message 8: by Bentley, Group Founder, Leader, Chief (new)

Bentley | 44207 comments Mod
Good job Michele and thank you for your adds. We love for folks to add to the threads.

message 9: by Michele (new)

Michele (micheleevansito) | 1056 comments Earthquake Storms: The Fascinating History and Volatile Future of the San Andreas Fault

Earthquake Storms The Fascinating History and Volatile Future of the San Andreas Fault by John Dvorak by John Dvorak (no photo)


It is a prominent geological feature that is almost impossible to see unless you know where to look. Hundreds of thousands of people drive across it every day. The San Andreas Fault is everywhere, and primed for a colossal quake. For decades, scientists have warned that such a sudden shifting of the Earth’s crust is inevitable. In fact, it is a geologic necessity.

The San Andreas fault runs almost the entire length of California, from the redwood forest to the east edge of the Salton Sea. Along the way, it passes through two of the largest urban areas of the country—San Francisco and Los Angeles. Dozens of major highways and interstates cross it. Scores of housing developments have been planted over it. The words “San Andreas” are so familiar today that they have become synonymous with earthquake.

Yet, few people understand the San Andreas or the network of subsidiary faults it has spawned. Some run through Hollywood, others through Beverly Hills and Santa Monica. The Hayward fault slices the football stadium at the University of California in half. Even among scientists, few appreciate that the San Andreas fault is a transient, evolving system that, as seen today, is younger than the Grand Canyon and key to our understanding of earthquakes worldwide.

message 10: by Bentley, Group Founder, Leader, Chief (new)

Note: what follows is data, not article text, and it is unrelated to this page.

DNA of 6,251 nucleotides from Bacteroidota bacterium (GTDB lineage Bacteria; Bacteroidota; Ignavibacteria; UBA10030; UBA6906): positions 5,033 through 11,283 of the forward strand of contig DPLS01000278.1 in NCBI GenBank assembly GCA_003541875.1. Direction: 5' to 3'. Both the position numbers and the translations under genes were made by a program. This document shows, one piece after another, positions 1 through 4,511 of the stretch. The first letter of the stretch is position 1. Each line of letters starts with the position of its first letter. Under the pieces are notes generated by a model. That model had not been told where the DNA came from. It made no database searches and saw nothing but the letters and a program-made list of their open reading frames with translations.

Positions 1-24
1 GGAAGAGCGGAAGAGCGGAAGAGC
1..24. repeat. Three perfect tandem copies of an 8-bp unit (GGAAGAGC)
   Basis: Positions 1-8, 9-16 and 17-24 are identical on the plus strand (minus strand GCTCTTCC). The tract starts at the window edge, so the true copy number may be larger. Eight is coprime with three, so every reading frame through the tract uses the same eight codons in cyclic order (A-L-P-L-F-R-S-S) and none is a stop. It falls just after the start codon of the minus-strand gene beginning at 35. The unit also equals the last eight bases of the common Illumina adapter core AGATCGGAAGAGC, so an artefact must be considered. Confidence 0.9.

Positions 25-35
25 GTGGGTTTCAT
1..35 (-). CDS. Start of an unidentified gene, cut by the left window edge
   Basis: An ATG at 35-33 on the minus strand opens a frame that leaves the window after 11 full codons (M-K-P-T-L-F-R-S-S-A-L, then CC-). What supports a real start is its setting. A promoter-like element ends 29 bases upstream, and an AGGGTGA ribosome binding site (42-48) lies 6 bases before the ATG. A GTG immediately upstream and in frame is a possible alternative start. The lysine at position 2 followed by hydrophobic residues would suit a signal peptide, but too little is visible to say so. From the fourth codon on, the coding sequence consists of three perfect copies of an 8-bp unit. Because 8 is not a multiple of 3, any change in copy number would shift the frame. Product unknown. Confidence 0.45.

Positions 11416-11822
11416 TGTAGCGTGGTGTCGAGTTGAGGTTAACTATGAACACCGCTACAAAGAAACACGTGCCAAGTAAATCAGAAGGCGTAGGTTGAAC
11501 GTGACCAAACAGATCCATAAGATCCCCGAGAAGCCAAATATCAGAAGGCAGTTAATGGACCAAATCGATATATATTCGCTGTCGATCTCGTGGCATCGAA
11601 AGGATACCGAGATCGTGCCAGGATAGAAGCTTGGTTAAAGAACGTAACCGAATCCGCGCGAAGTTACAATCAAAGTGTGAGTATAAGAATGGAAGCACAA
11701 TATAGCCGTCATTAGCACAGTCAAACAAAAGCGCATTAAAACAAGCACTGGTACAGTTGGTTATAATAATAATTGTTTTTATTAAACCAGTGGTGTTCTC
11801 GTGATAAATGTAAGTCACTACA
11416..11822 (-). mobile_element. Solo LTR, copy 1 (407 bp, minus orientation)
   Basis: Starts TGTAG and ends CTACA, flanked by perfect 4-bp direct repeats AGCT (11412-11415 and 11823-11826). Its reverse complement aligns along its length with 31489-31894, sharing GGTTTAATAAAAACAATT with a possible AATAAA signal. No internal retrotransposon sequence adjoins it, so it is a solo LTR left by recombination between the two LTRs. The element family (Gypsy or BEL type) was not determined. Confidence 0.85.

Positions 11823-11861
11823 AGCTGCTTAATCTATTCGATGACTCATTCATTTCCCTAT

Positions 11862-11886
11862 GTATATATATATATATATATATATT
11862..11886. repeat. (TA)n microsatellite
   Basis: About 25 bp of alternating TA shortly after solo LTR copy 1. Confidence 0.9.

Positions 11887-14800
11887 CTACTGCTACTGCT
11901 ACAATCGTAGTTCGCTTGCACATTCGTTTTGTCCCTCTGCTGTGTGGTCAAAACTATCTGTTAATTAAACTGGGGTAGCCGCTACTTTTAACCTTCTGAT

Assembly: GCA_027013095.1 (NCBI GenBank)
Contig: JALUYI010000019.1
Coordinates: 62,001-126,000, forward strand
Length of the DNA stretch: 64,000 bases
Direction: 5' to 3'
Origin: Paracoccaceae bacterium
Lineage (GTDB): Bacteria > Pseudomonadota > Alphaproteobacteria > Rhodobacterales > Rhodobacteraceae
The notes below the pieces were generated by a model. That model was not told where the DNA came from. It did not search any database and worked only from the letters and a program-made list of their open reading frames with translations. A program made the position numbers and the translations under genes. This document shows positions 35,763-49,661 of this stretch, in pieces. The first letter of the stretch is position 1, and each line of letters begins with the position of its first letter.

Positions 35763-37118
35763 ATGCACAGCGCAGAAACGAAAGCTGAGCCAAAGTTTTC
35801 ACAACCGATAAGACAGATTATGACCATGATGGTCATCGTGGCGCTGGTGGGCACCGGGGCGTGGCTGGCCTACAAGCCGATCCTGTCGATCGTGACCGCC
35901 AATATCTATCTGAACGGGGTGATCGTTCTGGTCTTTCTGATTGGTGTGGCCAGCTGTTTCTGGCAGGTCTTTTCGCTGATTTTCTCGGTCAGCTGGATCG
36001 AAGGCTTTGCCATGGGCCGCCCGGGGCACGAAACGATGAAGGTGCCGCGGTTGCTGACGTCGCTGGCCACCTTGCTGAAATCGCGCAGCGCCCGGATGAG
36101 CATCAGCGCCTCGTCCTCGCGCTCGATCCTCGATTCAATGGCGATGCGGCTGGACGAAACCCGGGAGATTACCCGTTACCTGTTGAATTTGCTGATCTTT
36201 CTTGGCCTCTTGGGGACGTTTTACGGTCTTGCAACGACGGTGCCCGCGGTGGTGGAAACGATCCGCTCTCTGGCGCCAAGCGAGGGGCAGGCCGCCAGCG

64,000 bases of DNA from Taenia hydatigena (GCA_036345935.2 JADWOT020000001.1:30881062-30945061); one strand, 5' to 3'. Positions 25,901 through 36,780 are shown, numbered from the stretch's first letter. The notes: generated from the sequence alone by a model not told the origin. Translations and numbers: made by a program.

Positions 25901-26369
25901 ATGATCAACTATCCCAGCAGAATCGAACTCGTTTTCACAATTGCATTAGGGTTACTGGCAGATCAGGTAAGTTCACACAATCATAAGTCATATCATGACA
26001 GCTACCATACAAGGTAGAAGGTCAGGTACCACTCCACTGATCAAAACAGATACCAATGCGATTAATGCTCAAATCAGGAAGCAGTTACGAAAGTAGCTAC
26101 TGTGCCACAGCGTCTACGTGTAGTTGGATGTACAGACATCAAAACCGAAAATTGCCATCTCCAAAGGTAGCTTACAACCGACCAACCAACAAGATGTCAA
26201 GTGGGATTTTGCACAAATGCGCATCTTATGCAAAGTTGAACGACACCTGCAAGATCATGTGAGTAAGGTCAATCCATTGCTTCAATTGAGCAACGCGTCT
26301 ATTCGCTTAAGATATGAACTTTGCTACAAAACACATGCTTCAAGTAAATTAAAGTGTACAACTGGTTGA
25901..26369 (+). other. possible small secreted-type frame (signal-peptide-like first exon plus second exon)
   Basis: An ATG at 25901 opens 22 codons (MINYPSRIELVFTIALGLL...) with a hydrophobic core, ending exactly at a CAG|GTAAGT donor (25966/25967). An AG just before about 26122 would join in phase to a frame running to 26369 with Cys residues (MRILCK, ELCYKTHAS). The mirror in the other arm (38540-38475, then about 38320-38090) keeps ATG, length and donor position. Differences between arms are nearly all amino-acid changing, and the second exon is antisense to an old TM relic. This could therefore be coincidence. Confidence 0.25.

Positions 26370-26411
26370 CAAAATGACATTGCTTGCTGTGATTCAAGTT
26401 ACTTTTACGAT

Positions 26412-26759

Bentley | 44207 comments Mod
Great add Michele - keep them coming. You have the mod format down too.

message 11: by Michele (new)

Michele (micheleevansito) | 1056 comments The Visionary State: A Journey Through California's Spiritual Landscape

The Visionary State A Journey Through California's Spiritual Landscape by Erik Davis by Erik Davis (no photo)


With a rich cultural history and Hollywood stars publicly attesting to a wide range of faiths, it's no surprise that California's spiritual landscape is as diverse as its natural surroundings. The Visionary State weaves text and image into a compelling narrative of religion, architecture, and consciousness in California, from neopaganism to televangelism, UFO cults to austere Zen Buddhism. Acclaimed culture critic Erik Davis brings together the immigrant and homegrown religious influences that have been part of the region's character from its earliest days, drawing connections between seemingly unlike traditions and celebrating the diversity of California's spiritual composition. Michael Rauner's evocative photographs depict the sites and structures where these traditions have taken root and flourished. The Visionary State is a landmark look at what is likely the most varied locale for religious activity anywhere